Writes Mr. Sandel: "If the libertarian theory of rights is correct, then many activities of the modern state are illegitimate, and violations of liberty. Only a minimal state – one that enforces contracts, protects private property from theft, and keeps the peace – is compatible with the libertarian theory of rights." For background, he directs readers to other books, including Friedrich Hayek's The Constitution of Liberty and Milton Friedman's Capitalism and Freedom and Free to Choose (co-authored with Rose Friedman). He also cites his Harvard colleague Robert Nozick's conclusion, in Anarchy, State, and Utopia, that "only a minimal state, limited to enforcing contracts and protecting people against force, theft, and fraud, is justified. Any more extensive state violates personal rights not to be forced to do certain things, and is unjustified."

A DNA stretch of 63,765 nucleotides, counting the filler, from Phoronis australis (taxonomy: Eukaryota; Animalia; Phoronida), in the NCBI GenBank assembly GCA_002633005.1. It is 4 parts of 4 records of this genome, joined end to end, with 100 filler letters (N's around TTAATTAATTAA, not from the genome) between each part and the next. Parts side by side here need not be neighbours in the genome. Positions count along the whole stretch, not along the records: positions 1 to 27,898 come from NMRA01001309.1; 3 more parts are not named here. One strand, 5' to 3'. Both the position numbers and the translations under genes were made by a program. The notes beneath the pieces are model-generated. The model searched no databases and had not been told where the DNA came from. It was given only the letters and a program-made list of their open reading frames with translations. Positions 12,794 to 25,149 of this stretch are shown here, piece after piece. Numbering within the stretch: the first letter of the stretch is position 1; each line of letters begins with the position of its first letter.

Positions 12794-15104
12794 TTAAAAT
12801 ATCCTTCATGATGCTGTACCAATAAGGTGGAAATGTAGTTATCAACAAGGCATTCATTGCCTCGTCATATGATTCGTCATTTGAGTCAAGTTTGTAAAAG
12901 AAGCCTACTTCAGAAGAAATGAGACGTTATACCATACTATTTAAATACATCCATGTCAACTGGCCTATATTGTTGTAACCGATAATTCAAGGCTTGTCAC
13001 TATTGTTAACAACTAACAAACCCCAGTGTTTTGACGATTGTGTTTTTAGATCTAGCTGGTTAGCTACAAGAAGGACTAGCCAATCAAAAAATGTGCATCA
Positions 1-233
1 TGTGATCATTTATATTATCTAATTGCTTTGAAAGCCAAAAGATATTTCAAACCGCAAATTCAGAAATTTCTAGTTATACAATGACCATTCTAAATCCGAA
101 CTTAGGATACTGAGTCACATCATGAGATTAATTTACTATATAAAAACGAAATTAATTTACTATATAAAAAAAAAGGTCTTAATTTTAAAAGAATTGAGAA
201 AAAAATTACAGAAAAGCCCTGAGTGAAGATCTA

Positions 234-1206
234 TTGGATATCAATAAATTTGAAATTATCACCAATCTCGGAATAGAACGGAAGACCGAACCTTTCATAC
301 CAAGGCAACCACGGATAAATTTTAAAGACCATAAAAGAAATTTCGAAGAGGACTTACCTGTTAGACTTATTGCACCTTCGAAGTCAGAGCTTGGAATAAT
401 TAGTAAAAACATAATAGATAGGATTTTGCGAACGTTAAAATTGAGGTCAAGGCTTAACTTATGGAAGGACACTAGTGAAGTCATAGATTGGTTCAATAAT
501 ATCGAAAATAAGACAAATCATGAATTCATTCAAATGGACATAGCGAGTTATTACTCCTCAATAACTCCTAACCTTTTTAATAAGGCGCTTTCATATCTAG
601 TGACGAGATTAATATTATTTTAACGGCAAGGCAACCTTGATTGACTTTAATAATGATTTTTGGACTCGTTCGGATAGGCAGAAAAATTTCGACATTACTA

Writes Mr. Sandel: "The libertarian sees a moral continuity from taxation (taking my earnings) to forced labor (taking my labor) to slavery (denying that I own myself)." Mr. Sandel doesn't note it, but I couldn't help remembering myself, as the author of a biography of Samuel Adams, that Adams made this point long before Hayek, Friedman, Nozick, or Mr. Sandel, back in his 1764 "Instructions of the Town of Boston": "If taxes are laid upon us in any shape without our having a legal representation where they are laid, are we not reduced from the character of free subjects to the miserable state of tributary slaves?" (Adams's political philosophy is more complex than pure libertarianism, because it also places a priority on virtue, but that's another story.)